With the first round of judging now over, four extremely strong contenders have made it through to the final of the 2019 British Equestrian Trade Association Equine Thesis of the Year Award, which recognises excellence in academic undergraduate study. This year, it received a bumper number of entries from universities and colleges offering equine-related degree courses across the UK and Ireland.
One student thesis was received per entry, with the following making it through to the finals of the Equine Thesis of the Year Award:
- University of Limerick – Sally-Anne Brown. Thesis: The Incidence of Strangles in Irish Horses: Comparison of Culture, PCR and ELISA Detection Methods.
- Writtle University College – Judit Aulinas Coll. Thesis: The Effect a Core Strength Exercise Programme Has on the Biomechanics of the Ridden Horse.
- Hartpury University – Emma Robbins. Thesis: Brand Choice and Consumption Behaviour in the Equine Industry.
- Reaseheath College – Sophie Booth. Thesis: An In-Vitro Investigation to Compare the Anti-Microbial Properties of the Three Essential Oils in Hibi Scrub as Potential Treatment Options for Secondary Equine Dermal Conditions Caused by Staphylococcus Aureus.
Each student will present their thesis to a panel of judges during a special reception at the De Vere Staverton Estate hotel, near Daventry, Northamptonshire, on Sunday 27 October. This is open to the public and members of the academic community. Those wishing to attend should contact the BETA office in advance.* During the event, the winner and runner-up will be announced and awarded a trophy and cash prize.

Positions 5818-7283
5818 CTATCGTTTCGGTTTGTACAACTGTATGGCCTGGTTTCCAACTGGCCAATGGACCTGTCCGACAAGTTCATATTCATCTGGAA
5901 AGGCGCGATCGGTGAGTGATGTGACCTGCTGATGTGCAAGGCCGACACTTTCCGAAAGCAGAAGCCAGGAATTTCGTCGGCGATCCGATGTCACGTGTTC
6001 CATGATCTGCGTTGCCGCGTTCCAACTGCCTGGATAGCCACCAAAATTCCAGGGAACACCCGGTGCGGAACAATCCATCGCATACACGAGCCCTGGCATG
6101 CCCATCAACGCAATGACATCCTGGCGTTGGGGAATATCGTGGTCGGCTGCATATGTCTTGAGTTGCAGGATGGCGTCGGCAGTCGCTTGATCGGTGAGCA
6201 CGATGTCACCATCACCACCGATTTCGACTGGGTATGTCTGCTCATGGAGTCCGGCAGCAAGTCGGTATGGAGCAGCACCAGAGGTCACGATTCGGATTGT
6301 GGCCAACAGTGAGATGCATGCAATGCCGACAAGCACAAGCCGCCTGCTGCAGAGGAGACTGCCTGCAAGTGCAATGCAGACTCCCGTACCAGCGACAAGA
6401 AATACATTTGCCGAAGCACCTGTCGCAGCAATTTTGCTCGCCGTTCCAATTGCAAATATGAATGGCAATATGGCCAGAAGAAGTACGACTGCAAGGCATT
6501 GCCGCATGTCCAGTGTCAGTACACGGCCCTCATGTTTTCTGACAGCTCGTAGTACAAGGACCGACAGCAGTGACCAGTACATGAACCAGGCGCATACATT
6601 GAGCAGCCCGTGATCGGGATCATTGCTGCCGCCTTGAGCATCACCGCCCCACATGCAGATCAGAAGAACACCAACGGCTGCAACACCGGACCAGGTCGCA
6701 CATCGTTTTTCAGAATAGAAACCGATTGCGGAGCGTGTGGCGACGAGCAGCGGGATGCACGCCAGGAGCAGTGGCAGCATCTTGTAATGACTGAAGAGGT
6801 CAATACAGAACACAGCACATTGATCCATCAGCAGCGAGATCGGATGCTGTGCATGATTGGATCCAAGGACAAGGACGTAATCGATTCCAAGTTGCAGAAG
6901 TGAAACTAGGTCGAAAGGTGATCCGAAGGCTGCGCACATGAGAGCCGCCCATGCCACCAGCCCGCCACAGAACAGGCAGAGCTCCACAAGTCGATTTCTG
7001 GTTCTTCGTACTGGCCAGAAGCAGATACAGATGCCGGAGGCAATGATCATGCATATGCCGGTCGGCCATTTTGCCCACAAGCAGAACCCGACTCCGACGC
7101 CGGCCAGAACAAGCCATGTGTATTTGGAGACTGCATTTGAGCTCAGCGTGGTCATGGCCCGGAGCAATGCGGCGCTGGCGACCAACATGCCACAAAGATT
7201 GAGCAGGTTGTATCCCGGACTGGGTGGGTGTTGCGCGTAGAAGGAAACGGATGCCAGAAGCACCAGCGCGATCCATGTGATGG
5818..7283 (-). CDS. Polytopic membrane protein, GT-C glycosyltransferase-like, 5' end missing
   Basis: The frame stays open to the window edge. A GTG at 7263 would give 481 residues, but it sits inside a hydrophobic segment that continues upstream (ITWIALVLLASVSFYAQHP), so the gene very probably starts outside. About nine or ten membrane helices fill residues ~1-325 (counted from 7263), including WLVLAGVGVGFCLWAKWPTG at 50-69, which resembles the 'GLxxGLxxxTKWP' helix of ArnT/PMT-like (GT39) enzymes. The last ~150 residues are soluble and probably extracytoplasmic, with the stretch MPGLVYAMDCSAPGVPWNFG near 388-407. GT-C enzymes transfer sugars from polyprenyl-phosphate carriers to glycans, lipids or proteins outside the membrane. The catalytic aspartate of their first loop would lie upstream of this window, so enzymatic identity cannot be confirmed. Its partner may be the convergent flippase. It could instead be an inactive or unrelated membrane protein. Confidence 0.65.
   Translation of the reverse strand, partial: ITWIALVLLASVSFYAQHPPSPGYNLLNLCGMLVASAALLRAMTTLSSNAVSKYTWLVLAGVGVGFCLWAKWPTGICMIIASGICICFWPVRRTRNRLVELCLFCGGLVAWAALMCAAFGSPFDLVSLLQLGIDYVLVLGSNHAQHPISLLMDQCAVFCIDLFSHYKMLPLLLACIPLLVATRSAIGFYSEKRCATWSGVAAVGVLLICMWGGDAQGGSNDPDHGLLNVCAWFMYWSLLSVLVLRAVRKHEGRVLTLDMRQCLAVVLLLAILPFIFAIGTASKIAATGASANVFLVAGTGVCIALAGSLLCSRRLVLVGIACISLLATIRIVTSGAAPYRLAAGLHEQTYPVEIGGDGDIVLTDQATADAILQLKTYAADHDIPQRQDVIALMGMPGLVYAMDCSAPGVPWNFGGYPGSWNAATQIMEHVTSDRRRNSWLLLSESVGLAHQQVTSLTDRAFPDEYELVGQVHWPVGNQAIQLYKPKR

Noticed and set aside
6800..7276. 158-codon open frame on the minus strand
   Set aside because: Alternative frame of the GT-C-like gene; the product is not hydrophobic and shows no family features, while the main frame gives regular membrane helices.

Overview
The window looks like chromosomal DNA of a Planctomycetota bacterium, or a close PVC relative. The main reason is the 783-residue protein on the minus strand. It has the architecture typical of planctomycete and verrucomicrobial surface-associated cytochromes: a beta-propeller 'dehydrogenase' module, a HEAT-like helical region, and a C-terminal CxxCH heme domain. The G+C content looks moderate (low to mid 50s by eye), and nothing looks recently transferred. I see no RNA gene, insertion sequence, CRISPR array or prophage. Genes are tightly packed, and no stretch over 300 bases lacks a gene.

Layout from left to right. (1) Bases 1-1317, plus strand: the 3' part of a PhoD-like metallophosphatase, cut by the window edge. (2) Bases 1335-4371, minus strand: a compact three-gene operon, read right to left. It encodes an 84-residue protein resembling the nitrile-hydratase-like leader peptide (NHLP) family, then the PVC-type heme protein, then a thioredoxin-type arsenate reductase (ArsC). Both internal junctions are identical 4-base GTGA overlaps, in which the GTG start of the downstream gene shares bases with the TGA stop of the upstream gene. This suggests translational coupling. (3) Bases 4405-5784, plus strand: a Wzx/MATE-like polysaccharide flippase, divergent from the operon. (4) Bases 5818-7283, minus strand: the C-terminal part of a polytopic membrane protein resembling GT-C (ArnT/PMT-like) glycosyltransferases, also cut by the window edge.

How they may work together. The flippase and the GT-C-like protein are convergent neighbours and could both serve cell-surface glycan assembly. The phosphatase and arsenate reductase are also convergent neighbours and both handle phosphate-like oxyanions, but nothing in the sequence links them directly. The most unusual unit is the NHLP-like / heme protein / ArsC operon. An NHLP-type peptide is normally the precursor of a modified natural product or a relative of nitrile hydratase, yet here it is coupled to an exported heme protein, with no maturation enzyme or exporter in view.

We can never fail but to be impressed by the high standard of undergraduate work submitted,”
said BETA executive director Claire Williams.
This year was no different and I know that our first-round judges had an extremely challenging – but immensely enjoyable – task in selecting our finalists. Our congratulations to them all for making it this far and the very best of luck for the presentations – we can’t wait to hear them!”
This year’s final judges for the Equine Thesis of the Year Award are:
- Dr Georgina Crossman – a research consultant with the British Equestrian Federation, coordinator at Advancing Equine Scientific Excellence (AESE) and owner of GK Crossman Consultancy.
- Chris Gordon – at Dodson & Horrell for more than 25 years after previously working in the agriculture and food research sector. As technical director, he had a keen interest in the practical application of new research to benefit equine welfare and performance.
- Karen Coumbe – a vet for more than 30 years who began her career in a mixed practice but in 1989 co-founded a specialist equine practice, Bell Equine, in Kent, subsequently developed into a 17-vet equine hospital approved by the Royal College of Veterinary Surgeons.
- Liz Benwell – editor of leading trade title Equestrian Trade News.
Congratulations to this year’s finalists, from the team at Everything Horse we wish you all a very bright future.